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Songkhla Lake: the Largest Natural Lake in Thailand – March 30th, 2009

March 30th, 2009 Category: Image of the day, Lakes

Songkhla Lake, Thailand - March 23rd, 2009

Songkhla Lake, Thailand - March 23rd, 2009

The Songkhla Lake  is the largest natural lake of Thailand, located on the Malay peninsula in the southern part of the country. Covering an area of 1,040 km² it borders the provinces of Songkhla and Phattalung.

The lake is divided into four distinct parts. The southern part opens by a 380 m wide strait to the Gulf of Thailand at the city of Songkhla, and contains brackish tan-colored water of about half the salinity of the ocean.

To the north the water changes to sweet water, and appears green. Further north after a bottleneck of only 6 km width is the Thale Luang (782.80 km²), and finally at the northern end in between a mangrove swamp the 28 km² small Thale Noi.

The most striking feature is the long 75 km long spit which separates the lake from the sea. Unlike most spits, it was probably formed when originally existing islands became interconnected by the silting from the lake precursor.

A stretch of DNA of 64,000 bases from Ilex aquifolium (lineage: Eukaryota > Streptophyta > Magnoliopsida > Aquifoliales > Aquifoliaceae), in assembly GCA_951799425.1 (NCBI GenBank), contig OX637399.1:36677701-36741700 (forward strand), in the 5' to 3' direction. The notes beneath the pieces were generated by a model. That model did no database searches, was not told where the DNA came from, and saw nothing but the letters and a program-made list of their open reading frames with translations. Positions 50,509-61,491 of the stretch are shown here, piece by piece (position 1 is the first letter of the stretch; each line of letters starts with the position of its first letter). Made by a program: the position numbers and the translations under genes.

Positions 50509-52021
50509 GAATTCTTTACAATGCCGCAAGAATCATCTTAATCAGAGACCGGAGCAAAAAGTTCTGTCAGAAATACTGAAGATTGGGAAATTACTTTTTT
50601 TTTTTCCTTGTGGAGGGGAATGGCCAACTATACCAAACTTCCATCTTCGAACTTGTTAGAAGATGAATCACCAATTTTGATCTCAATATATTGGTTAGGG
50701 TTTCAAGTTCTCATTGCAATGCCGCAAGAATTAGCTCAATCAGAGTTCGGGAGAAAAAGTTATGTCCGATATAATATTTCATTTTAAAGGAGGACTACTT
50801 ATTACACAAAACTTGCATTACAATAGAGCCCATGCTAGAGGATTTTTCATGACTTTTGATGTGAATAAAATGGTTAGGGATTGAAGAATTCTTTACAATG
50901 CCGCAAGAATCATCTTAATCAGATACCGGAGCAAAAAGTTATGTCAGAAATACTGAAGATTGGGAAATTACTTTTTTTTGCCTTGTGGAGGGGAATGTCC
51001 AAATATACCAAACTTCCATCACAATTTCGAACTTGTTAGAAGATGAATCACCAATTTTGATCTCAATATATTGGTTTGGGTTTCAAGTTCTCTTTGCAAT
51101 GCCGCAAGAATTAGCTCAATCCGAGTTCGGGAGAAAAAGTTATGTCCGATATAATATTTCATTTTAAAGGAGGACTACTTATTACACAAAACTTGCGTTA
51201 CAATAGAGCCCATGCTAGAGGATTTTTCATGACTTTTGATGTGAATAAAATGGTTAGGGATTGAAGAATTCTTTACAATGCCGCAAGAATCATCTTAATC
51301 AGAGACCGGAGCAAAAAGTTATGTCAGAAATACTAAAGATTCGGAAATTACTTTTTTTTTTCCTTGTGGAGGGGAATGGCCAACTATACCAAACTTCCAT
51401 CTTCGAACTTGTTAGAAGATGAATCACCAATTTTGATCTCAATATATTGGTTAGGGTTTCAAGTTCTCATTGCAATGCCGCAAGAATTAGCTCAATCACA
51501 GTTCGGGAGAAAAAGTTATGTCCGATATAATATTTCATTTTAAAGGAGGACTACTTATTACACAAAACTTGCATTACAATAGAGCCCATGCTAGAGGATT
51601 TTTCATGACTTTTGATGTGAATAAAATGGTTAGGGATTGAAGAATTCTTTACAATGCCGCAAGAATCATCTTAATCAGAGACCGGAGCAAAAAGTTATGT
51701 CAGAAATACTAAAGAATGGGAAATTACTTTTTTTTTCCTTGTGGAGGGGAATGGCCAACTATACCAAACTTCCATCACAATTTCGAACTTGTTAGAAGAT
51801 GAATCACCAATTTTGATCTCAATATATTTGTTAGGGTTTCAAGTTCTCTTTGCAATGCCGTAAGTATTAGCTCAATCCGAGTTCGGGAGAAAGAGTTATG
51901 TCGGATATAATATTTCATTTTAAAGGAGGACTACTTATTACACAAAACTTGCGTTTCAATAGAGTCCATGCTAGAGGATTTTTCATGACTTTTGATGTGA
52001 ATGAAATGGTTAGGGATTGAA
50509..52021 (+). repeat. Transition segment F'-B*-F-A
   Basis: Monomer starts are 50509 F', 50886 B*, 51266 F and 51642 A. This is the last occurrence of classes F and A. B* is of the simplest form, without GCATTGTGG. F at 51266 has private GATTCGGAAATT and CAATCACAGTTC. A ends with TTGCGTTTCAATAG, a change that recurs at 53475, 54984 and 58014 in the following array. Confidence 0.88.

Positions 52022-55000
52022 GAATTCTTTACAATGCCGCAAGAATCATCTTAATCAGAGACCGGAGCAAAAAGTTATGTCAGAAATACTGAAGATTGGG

The Phru Khuan Khi Sian wetlands, at the Thale Noi lake located just north of Thale Luang, are one of the few surviving intact freshwater wetland ecosystems in Thailand.

They have been protected as a Ramsar wetland since 1998, and are part of the larger Thale Noi Non-Hunting Area, created in 1975. Among the specific wetland types found here are lake, marsh, Melaleuca (also termed “paperbark”) swamp forest, paddy fields, and swamp grasslands.

A small population of Irrawaddy Dolphins is found in the lake, however threatened by extinction from the overfishing and pollution of the lake. The IUCN Red List shows several populations, including those in the Mahakam River and Malampaya Sound, as critically endangered.

2 Responses to “Songkhla Lake: the Largest Natural Lake in Thailand – March 30th, 2009”

  1. 1

    Thanks for the education about Songkhla Lake! I’m glad you mentioned the Irrawaddy Dolphins as well. They are in great danger by pollution elsewhere too –

    –melaleuca fan

  2. 2

    They are in great danger by pollution elsewhere too

    Not exactly true. They are in great danger from people who do nothing about the pollution or help the fisherman adapt and adjust to fishing w/o risk to the dolphins re: type of netting.

    Extinction is our human polite word for avoiding the truth. Extinction today equates to mass murder with one species humans being serial psychopathic killers of other species. Psychopathic because like the psychopath there is little or no remorse and a lot of excuses.

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